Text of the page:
Albert Ouédraogo, economist and specialist in business development and management, was appointed Prime Minister of Burkina Faso on Thursday 3 March. An announcement made by presidential decree six weeks after the January 24 coup.
Originally from Dori, a city in the north-east of the country, the new tenant of the prime minister, a civilian as provided for in the transition charter adopted this week, was at the head of a business consulting and auditing firm since 2007. His appointment comes the day after the inauguration of President Paul-Henri Sandaogo Damiba during a rather sober ceremony, 24 hours after the adoption of the transition charter.
The first mission of Albert Ouédraogo, a 53-year-old academic, is to set up a government of up to 25 ministers, in accordance with the charter which provides for a period of three years for the transition from the date of the investiture of the transitional president. A text through which the new Burkinabe authorities give themselves the main missions “to fight against terrorism, restore the integrity of the national territory” and “ensure its security”, and “provide an effective and urgent response to the humanitarian crisis and to the socio-economic and community dramas caused by insecurity”.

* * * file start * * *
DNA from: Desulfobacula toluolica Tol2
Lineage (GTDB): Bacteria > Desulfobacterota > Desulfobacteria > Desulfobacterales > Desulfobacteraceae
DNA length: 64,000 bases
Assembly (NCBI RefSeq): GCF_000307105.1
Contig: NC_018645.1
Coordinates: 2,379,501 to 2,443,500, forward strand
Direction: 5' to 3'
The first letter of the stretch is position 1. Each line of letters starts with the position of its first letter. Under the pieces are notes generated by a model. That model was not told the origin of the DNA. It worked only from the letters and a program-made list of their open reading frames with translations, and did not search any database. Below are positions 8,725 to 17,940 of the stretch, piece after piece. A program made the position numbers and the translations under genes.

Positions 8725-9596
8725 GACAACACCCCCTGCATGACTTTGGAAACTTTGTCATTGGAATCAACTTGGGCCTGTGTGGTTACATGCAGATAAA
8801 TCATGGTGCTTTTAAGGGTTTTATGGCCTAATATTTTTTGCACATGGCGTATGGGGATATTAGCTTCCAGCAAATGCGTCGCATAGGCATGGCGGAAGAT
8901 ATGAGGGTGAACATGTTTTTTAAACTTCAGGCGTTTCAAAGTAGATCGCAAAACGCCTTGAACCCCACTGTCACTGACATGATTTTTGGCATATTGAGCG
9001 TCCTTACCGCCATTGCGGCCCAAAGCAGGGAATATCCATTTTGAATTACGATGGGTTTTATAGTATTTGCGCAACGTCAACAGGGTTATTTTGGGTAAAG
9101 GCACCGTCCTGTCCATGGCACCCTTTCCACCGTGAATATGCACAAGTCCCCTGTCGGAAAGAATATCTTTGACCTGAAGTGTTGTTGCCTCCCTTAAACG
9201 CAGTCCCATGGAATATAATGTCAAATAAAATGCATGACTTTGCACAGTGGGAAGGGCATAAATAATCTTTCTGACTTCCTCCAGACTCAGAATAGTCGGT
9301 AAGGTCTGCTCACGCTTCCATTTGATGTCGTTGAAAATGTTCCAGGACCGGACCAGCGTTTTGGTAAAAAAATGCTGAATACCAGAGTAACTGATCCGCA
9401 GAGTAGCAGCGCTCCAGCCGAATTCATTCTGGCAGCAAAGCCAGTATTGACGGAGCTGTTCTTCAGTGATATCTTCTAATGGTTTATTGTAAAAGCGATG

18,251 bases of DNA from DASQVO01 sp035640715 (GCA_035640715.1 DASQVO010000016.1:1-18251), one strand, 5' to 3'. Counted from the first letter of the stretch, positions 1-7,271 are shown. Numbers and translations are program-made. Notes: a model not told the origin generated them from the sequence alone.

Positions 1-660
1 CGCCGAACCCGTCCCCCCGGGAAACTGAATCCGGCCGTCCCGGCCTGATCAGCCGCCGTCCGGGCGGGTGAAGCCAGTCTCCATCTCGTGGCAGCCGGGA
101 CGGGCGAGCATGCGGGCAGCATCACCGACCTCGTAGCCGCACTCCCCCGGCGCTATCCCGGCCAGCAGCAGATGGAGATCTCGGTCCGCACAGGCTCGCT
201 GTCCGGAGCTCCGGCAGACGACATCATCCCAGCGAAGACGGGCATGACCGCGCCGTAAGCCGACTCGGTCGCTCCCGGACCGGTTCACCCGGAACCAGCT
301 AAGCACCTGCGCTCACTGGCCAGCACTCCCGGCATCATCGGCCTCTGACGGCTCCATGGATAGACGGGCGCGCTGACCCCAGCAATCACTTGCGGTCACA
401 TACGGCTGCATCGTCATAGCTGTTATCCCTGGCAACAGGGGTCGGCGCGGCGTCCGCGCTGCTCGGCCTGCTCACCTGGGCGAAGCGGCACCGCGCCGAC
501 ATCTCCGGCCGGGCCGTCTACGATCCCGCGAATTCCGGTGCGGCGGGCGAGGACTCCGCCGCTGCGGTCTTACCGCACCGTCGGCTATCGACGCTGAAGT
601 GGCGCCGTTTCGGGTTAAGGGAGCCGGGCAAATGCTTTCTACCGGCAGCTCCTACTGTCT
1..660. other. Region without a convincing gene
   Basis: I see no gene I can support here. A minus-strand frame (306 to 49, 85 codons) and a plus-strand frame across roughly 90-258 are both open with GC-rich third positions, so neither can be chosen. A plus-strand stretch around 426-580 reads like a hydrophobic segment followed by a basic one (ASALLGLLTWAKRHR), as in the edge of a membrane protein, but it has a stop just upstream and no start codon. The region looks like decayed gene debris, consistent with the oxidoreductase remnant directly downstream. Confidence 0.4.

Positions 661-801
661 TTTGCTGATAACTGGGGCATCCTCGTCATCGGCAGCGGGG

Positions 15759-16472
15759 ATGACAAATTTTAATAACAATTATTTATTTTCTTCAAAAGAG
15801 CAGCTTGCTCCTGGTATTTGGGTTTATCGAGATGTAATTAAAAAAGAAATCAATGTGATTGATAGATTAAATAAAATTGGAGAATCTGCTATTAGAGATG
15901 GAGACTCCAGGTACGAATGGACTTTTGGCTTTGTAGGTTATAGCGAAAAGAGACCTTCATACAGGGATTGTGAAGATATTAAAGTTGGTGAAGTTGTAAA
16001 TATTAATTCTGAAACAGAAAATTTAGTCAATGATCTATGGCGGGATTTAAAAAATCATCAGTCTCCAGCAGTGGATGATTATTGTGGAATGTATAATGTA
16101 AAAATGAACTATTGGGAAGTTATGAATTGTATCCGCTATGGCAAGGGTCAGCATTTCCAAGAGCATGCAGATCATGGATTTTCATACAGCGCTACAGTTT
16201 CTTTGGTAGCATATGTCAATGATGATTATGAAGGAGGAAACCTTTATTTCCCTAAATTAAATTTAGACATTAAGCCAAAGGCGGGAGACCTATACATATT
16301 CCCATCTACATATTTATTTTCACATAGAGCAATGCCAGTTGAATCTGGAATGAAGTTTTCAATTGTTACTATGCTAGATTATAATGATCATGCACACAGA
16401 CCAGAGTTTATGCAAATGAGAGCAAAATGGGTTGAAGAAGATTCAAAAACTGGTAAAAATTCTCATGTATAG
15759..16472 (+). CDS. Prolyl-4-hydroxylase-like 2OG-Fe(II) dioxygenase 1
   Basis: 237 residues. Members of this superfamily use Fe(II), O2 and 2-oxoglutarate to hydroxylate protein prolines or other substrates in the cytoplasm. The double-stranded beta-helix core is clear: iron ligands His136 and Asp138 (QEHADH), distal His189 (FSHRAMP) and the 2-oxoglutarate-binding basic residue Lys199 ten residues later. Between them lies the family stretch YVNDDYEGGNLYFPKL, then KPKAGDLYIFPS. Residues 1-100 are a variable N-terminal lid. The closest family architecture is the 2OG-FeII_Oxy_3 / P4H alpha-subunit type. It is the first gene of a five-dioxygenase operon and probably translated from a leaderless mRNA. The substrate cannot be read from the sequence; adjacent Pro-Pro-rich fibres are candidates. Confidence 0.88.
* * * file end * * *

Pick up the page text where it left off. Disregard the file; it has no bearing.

It should be noted that the charter deprives the president, his prime minister and members of his government of the right to take part in the general elections intended to end the transition period.